She reminded us that waking up in the middle of the night is not just normal for babies, but adults. However, babies just make it more obvious they woke up. Many factors are involved in a baby waking up in the middle of the night such as hunger, discomfort, and if they fell asleep on their own or not.
“Babies who are well-rested and go to sleep on their own are less likely to cry as they transition between sleep cycles because they are aware of their surroundings and there is nothing keeping them awake,” she told Sleepopolis. “Babies who are not going to sleep on their own may wake up and not be familiar with their surroundings (looking for their caretaker that was there last time they were awake).”
She said that waking up in the middle is a big part of a baby’s learning process. With this, you might notice more nightly wakes from your babies if they are reaching those essential learning milestones.
Now let’s get into the main reason why we’re here. Levy said that the 100-second rule method is just another version of what is known as the “practicing the pause” method.
This method involves parents having the chance to listen to their baby before heading to their bed to soothe them back to sleep.
“Since we know that babies do wake up and sometimes even cry out as they transition sleep cycles, it gives the parents a chance to watch or listen to their baby before going and helping them back to sleep,” she said. “There is a big difference between a baby waking up and crying, sitting, standing, yelling, and a brief sleep cycle transition.”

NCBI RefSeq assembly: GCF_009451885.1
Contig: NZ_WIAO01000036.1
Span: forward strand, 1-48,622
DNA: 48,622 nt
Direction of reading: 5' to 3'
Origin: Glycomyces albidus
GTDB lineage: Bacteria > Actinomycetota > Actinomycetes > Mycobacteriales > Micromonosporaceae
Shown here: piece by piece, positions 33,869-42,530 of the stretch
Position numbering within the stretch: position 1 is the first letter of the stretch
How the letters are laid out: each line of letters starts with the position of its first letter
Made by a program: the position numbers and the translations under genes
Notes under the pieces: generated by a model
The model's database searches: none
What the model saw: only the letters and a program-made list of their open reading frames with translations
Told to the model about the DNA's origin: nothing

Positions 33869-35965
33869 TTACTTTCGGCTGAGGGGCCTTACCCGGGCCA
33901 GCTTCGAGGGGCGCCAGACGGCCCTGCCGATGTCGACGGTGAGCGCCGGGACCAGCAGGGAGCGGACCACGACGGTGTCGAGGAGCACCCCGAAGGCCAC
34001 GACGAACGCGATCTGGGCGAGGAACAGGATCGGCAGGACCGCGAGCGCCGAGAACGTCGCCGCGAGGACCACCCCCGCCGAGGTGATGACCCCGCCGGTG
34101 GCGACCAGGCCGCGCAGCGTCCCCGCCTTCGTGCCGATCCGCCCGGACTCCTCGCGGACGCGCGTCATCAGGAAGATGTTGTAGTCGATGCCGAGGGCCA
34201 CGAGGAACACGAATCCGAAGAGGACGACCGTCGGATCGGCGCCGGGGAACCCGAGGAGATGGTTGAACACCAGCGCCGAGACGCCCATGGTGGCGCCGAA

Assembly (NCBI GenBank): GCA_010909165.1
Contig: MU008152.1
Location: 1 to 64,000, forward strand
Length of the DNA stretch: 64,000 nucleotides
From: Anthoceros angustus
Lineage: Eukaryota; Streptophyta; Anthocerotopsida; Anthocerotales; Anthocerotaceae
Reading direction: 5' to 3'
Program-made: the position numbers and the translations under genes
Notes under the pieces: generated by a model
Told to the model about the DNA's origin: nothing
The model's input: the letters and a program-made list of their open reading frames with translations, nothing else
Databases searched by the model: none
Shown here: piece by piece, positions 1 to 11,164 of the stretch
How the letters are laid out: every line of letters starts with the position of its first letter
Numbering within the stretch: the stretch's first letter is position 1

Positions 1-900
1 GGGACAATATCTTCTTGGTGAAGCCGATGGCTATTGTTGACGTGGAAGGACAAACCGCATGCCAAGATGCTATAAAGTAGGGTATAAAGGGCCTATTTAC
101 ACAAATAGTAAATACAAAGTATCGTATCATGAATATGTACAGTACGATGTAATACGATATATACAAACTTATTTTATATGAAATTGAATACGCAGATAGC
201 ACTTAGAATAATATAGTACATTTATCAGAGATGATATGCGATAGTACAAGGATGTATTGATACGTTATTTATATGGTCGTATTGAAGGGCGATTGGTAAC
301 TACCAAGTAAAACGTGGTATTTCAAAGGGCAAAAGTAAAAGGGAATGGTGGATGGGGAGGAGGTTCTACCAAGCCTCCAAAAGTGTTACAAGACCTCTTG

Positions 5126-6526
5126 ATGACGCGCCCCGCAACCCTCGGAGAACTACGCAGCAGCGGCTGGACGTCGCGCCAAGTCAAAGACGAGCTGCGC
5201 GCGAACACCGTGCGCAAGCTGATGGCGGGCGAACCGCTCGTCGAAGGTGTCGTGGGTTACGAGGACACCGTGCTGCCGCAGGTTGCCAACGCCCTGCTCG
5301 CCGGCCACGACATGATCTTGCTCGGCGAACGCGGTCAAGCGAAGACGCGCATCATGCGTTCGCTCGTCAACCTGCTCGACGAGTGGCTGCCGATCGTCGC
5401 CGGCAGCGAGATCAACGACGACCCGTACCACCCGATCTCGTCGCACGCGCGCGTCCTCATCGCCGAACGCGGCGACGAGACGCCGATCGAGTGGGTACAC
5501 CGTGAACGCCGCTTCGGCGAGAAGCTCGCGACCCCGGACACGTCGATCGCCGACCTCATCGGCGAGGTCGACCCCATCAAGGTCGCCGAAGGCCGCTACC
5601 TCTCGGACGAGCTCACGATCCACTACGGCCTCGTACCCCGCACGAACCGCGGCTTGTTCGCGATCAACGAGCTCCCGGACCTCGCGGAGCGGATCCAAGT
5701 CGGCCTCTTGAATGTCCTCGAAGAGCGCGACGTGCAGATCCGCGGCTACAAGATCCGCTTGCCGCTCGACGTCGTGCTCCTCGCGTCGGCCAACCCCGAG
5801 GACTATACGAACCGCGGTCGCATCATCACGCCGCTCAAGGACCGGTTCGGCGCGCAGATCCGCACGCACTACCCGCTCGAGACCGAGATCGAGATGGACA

With the 100-second rule, Levy said it gives parents the opportunity to scope out the situation. She said if they are still asleep and just crying while they transition between sleep cycles, we will do more harm than good by waking them up.
Levy said this method is worth a try for infants and even toddlers who might wake up and cry during their sleep cycle transitions. She also offered some of her own advice for dealing with a baby that wakes up frequently.
Some tips include helping them feel comfortable falling asleep on their own, being in their sleep area when they awaken to create a sense of comfort, adhering to appropriate wake-up times and age-appropriate naps, and establishing a bedtime ranging from 6 p.m. to 8 p.m.
However, even though waking up is normal, she advised us of some red flags to look out for. She pointed out that if your baby is waking up every hour during the initial part of the night, this should raise concern. In such instances, your baby could be experiencing airway obstructions that cause discomfort and hinder their ability to sleep peacefully.
“Babies should go into a deep sleep for about three hours right after bedtime without a major or any waking,” she said. “If they are waking a lot during this time, check to see if they are snoring or mouth breathing.”
Raising a baby is all about trial and error, so the 100-second rule is something worth considering. It might surprise you and leave you with a peaceful night’s sleep for both you and your little one.
Levy, Nichole. Personal Interview. July 28, 2024.